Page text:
# $x[n]$ after sampling of $cos(16\pi t+\phi)$ at 12kHz

I'm not sure what the question really means, so this is just guesswork.

I think options 1 and 4 can be ruled out as $$w_0<\pi$$.

The CTFT of $$cos(16\pi t+\phi)$$ has two spikes at $$16\pi$$ and $$-16\pi$$. I guess that the question means that we sampled this spectrum at $$12Hz$$, (because 12kHz doesn't make sense to me, might be a typo in the question), i.e. at $$24\pi$$.

So we get one copy of $$-16\pi$$ at $$-16\pi+24\pi=8\pi$$. Similarly we get a copy of $$16\pi$$ at $$-8\pi$$.

Now we normalize to the $$w$$ by diving by $$12$$. Only the frequencies $$-8\pi$$ and $$8\pi$$ get mapped in the range $$-\pi$$ yo $$\pi$$ as required by the question. These frequencies get mapped at $$-\frac{2}{3}\pi$$ and $$\frac{2}{3}\pi$$. But the problem is that they also get scaled by $$12Hz$$ during sampling (and I'm ignoring that to get to one of the options). So the $$x[n]$$ corresponding to $$\frac{2}{3}\pi$$ and $$frac{2}{3}\pi$$ is $$cos(\frac{2}{3}\pi n+\phi)$$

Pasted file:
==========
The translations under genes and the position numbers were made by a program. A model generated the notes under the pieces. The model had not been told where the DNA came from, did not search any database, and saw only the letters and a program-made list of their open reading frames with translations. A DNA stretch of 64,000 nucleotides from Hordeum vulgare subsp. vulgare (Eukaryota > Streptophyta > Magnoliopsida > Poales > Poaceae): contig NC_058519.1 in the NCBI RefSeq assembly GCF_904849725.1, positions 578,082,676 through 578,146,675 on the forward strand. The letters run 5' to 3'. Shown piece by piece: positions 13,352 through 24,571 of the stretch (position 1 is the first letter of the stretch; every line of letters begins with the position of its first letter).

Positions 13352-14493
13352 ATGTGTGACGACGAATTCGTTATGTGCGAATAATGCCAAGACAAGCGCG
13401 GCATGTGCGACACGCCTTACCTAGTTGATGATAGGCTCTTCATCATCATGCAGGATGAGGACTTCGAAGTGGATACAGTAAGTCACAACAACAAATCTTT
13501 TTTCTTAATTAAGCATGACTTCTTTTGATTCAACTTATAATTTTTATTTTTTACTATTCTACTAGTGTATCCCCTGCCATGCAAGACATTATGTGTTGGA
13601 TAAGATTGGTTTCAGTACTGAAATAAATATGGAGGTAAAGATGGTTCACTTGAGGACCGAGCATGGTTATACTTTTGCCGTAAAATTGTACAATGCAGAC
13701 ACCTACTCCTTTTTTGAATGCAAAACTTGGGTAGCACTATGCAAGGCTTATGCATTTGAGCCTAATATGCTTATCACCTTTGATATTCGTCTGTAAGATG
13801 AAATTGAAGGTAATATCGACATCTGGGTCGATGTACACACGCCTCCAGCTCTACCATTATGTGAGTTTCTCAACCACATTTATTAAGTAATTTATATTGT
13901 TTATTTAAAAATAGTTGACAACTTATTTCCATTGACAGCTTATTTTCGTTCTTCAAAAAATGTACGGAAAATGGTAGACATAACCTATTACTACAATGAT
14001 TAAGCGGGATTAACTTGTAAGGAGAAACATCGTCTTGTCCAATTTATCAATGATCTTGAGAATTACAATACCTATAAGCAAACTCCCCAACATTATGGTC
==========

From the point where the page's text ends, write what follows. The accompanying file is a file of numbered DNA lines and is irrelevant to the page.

Is this correct?

First of all, as you said the sampling rate is probably $$12$$ Hz, rather than $$12$$ kHz, and perhaps they want to demonstrate an aliasing example.
Given a bandlimited continuous-time periodic signal $$x(t) = \cos(16\pi t + \phi)$$ the samples taken at the rate $$F_s = 12$$ Hz will be denoted as $$x[n]$$ and will be obtained by via $$x[n] = x(t_n)$$ with $$t_n = n T_s = n/Fs$$ :
$$x[n] = \cos( 16 \pi \frac{1}{12} n + \phi) = \cos(\frac{4 \pi}{3} n + \phi)$$
$$x[n]$$ is a discrete-time periodic sequence with frequency $$w_0 = \frac{4\pi}{3}$$, however, in the discrete-time case we are interested in the range of frequencies that fall in $$[-\pi,\pi)$$, and therefore this signal's frequency will be cast as:
$$x[n] = \cos(\frac{4 \pi}{3} n + \phi) = \cos(\frac{2 \pi}{3} n + \phi)$$
which indicates that the original continuous-time frequency of $$8$$ Hz is lost, and a new aliased frequency of $$4$$ Hz is attained...